Dreams Come True

 

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The thudding rhythmic beat of the hooves is music to my ears. The momentary pause as man and beast soar over the jump is grace in action. The competitors make it look simple. They just gallop around the course in a collected manner and then spring up over the jump. I’m not sure the audience can fully appreciate the hours of practice and training that goes into the presented teamwork of horse and rider. This is a dream come true, it is the riders dream come true.

I attended the Nations Cup At Spruce Meadows held in Calgary, Alberta, Canada, on September 9, 2017. It wasn’t only an outing to enjoy the beauty of the equestrian sport but it was a small reunion between a few Equine Studies college friends, and myself. We hadn’t been together in over ten years. So what better way to reconnect than to horse around at Spruce Meadows? Yeah, it’s a groaner.

The horse is an instinctual animal that has survived for hundreds of years by living according to it’s fight or flight instincts. I reluctantly add that horses by nature’s choosing are creatures of prey. In the wild they are hoofed grass eaters subject to the laws of the hunt. The weak and slow of the herd are meals for packs of roving wolves, nature’s henchman of the bush. Most horses choose flight over fight, unless they are cornered, and then watch the kicking, striking, and biting commence. This fact alone should add to your admiration for all who sit astride a horse in hopes of controlling the outcome.

I’ve had the pleasure of horses in my life since I was a naive little pea pod on the vine of life. (Such a bad metaphor, no comments from the peanut gallery.) In my days of being tossed, trampled, struck, bowled over, bit and kicked by horses I know painfully and personally, horses are not just instinctual beings, but are emotional creatures as well. They form strong bonds of companionship between other horses, and given time and trust, between people as well. Horses are sensitive to emotion. They can sense fear or hostility in a person by simply being close to them. They don’t need the demonstration of trembling hands or a baseball bat to the fence, to know a person can’t be trusted in that state of mind. This means, for a rider to be successful, they must be calm and confident, even in the face of their own personal fears. The trust between horse and rider must be like the trust between a flying trapeze performer and their partner who catches them. There can be no hesitation, or doubt, timing is everything. Welcome to the Spock Academy for hopeful equestrians.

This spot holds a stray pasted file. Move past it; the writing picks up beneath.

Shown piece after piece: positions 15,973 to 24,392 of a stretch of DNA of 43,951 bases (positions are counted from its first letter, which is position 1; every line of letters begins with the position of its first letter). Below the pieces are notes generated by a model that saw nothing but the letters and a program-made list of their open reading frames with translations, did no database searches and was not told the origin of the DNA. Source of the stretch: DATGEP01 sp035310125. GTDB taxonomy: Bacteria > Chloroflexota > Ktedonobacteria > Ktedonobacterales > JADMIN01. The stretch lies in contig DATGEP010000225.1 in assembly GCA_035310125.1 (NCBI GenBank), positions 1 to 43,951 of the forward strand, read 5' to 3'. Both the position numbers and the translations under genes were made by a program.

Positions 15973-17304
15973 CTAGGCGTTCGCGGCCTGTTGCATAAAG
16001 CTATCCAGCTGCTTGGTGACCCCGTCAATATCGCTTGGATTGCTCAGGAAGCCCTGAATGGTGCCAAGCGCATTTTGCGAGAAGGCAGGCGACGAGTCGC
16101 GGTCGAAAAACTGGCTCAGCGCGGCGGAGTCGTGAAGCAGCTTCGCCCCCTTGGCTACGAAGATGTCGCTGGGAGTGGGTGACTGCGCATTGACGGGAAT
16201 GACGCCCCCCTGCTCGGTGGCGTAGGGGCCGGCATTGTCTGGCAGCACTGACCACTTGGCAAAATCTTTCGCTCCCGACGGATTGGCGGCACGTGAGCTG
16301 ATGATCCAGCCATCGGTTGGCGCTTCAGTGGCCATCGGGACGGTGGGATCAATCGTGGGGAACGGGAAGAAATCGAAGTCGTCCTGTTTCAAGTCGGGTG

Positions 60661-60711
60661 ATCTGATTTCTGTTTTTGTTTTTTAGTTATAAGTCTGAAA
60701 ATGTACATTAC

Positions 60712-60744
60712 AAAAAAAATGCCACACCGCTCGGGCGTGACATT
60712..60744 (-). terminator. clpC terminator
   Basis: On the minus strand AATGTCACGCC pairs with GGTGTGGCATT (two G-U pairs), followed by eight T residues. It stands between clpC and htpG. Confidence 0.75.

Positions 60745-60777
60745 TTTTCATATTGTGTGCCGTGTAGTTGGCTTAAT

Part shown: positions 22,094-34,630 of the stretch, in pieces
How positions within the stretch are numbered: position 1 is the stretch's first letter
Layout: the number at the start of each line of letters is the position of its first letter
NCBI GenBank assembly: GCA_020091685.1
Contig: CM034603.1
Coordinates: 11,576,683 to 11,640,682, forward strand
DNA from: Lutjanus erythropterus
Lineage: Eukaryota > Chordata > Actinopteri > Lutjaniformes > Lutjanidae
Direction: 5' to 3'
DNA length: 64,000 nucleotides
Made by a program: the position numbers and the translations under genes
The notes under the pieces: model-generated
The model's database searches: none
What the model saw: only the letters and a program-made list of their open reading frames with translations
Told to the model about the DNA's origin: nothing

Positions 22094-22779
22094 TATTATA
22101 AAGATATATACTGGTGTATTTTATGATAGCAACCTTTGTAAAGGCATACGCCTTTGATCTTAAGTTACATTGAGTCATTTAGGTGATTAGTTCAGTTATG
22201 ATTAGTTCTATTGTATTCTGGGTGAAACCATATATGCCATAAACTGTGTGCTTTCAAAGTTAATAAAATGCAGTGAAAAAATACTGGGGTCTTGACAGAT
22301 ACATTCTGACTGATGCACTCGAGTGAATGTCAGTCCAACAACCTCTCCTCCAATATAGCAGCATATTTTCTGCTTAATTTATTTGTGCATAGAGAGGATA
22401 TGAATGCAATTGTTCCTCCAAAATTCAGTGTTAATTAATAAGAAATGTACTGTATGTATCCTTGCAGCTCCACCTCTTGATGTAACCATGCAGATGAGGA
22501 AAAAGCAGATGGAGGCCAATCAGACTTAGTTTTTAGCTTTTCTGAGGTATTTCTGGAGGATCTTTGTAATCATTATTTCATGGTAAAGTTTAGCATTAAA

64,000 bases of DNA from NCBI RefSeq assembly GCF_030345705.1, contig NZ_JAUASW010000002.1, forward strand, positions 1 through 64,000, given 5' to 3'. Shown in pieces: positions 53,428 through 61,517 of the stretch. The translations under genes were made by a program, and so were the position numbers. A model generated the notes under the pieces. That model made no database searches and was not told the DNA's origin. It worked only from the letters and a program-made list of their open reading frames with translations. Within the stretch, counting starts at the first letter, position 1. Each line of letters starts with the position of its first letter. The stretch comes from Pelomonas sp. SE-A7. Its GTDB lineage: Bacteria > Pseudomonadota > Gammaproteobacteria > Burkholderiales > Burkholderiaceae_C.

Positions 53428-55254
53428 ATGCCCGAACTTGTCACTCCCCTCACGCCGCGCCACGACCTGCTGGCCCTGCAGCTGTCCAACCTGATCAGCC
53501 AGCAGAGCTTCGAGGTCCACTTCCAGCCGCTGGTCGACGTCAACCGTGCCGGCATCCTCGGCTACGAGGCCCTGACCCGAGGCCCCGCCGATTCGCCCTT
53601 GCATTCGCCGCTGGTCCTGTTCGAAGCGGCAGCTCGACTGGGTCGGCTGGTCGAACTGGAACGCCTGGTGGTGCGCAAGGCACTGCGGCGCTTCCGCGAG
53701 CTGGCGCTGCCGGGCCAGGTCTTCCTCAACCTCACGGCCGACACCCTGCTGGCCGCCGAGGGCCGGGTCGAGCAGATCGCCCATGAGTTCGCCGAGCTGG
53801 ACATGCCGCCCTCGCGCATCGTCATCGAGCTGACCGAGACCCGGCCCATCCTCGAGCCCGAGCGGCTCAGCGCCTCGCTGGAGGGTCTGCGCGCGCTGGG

Now lets add to the mix, the fact that horses actually do have ideas and desires of their own. Sometimes a stallion would rather be mounting a mare than leaping a fence. It takes a strong hand to guide a stallion to a rider’s whims. Sometimes horses are having a bad day. Maybe they miss a stable-mate, or are feeling lazy, like they would rather just lie around the pasture. It’s a whole different ball game when a sport includes a non-verbal teammate.

 

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Ultimately show jumping is communication between man and beast, for the jumper to be successful the horse must want to jump. Somewhere inside them there is the desire to soar. And as I watched the jumping events it is clear to see the horse trusts it’s rider, and the rider trusts his horse. The horses accepts the encouragement and challenge from their director to jump fences they wouldn’t consider jumping on their own.

It’s bloody amazing. The professionals in any sport can make the task look easy. The teamwork in show jumping seems effortless, and therein lays the magic. It is the slippery fricken magic of appearance. We don’t see the in behind scenes of hard work, or countless hours of practice and failure. We haven’t seen the riders struggle to maintain a positive outlook through their feelings of frustration, doubt and fear. If these show jumpers can trust their horse, who by nature is a creature of fight or flight, to go over jumps for them time and time again— then I think you can trust yourself to accomplish whatever dreams you can conjure up in your limitless mind.